Fourth Circuit Breaks Silence On Scienter

To survive a motion to dismiss, the PSLRA requires plaintiffs bringing a securities fraud claim to plead facts establishing a “strong inference” that the defendants acted with scienter (i.e., fraudulent intent). There are two components to this analysis: (1) what is the substantive standard for scienter; and (2) what must a plaintiff allege to meet the “strong inference” pleading requirement. Until last week, the U.S. Court of Appeals for the Fourth Circuit had declined to take a position on either of these issues. Not anymore.

In Ottmann v. Hanger Orthopedic Group, 2003 WL 22992292 (4th Cir. Dec. 22, 2003), the court joined every other circuit in holding that scienter may be established by pleading not only intentional misconduct, but also recklessness (although it must be “severe recklessness [that] is, in essence, a slightly lesser species of intentional misconduct”). Having established the substantive standard, the court turned to what a plaintiff must plead to meet the PSLRA’s “strong inference” pleading requirement.

The court found that “Congress ultimately chose not to specify particular types of facts that would or would not show a strong inference of scienter [as part of the PSLRA].” As a result, the court concluded that a “flexible, case-specific analysis is appropriate in examining scienter pleadings.” Although facts establishing “motive and opportunity to commit fraud (or lack of such facts) may be relevant to the scienter inquiry, the weight accorded to those facts should depend on the circumstances of each case.”

In applying this flexible analysis to the instant case, the court found that there were insufficient facts demonstrating that any of the alleged misstatements were the product of reckless or intentional conduct (as opposed to negligence). Moreover, the court noted that the plaintiffs failed to allege that the individual defendants had any personal motive to make the alleged misstatements, “such as to facilitate personal sales of Hanger stock.” Instead, plaintiffs argued that the defendants were motivated to misrepresent Hanger’s financial situation so as to maintain the company’s positive relationships with its creditors, avoid additional interest payments, and promote future acquisitions. The court concluded that other courts “have repeatedly rejected these types of generalized motives — which are shared by all companies — as insufficient to plead scienter under the PSLRA.”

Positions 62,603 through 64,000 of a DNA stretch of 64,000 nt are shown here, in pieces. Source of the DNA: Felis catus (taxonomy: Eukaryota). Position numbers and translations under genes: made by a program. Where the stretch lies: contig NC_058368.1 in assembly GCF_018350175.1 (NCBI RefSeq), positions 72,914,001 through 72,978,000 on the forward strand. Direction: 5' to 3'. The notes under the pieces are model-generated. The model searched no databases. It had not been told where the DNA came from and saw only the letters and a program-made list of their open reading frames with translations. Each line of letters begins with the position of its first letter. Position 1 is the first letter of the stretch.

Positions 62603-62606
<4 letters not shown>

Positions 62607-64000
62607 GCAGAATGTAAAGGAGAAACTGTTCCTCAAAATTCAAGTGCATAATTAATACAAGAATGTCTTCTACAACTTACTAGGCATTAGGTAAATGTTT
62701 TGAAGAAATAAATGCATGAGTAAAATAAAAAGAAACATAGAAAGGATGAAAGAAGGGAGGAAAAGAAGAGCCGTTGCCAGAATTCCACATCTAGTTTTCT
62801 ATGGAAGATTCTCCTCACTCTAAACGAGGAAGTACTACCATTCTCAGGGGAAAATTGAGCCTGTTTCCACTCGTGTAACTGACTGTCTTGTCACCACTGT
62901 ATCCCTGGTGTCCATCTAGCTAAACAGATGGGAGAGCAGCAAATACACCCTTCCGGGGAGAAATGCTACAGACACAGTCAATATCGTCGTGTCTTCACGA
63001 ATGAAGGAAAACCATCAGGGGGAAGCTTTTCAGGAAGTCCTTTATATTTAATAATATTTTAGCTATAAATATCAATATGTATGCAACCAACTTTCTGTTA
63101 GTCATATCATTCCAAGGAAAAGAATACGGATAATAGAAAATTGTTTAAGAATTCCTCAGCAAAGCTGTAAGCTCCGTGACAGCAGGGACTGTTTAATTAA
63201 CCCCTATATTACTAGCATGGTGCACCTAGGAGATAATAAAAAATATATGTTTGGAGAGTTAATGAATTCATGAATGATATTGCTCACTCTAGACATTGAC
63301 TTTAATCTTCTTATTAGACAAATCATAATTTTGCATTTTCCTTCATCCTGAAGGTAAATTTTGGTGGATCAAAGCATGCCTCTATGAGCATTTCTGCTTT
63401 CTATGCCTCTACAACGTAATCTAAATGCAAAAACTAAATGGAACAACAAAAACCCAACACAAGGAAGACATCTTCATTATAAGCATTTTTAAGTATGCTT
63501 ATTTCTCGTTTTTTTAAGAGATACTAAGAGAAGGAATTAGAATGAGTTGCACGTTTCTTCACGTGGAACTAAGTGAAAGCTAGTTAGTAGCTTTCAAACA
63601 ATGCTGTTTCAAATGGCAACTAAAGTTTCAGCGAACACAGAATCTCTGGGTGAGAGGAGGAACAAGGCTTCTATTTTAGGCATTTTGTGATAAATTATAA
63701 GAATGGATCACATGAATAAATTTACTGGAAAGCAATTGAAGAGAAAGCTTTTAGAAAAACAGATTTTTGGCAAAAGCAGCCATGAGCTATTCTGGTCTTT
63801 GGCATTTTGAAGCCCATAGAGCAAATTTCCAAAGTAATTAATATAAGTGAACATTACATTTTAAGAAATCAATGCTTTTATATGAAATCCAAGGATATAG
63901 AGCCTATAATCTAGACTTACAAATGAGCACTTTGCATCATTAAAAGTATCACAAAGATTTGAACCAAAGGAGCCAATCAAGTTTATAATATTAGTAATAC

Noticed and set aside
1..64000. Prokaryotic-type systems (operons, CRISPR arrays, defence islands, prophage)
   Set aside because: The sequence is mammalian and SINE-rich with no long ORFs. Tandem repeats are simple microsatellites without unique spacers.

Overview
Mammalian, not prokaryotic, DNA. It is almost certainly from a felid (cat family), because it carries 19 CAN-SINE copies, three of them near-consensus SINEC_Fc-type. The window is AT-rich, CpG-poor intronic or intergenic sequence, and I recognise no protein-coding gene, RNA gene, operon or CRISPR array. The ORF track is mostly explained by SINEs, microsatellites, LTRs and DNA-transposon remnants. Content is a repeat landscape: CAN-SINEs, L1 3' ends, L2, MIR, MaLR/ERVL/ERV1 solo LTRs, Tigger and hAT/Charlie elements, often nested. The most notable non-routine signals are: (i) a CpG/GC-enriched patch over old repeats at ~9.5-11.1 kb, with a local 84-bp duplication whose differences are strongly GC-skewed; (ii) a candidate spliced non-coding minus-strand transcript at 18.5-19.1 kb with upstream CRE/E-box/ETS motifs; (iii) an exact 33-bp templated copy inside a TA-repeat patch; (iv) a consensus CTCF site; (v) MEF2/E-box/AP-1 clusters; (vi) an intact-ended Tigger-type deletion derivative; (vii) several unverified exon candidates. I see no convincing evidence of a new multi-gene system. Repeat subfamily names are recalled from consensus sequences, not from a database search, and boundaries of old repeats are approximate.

Holding: Affirm the dismissal of complaint.

Quote of note: “We therefore conclude that courts should not restrict their scienter inquiry by focusing on specific categories of facts, such as those relating to motive and opportunity, but instead should examine all of the allegations in each case to determine whether they collectively establish a strong inference of scienter.”

Addition: Note that the facts of the case do not allow the Fourth Circuit to address an important issue. Based on the analysis in the opinion, it appears clear that the court could have affirmed the dismissal of the complaint based on the lenient Second Circuit pleading standard, as it has in other cases. See Phillips v. LCI Int., Inc. 190 F.3d 609 (4th Cir. 1999). Instead, the court chose to adopt and apply a new pleading standard in a case where the plaintiffs did not allege any personal motive to commit securities fraud (e.g., stock sales by the individual defendants). District courts in the Fourth Circuit are left with no practical guidance on what “weight” the appellate court thinks should be given to those types of allegations in determining whether a strong inference of scienter has been plead.

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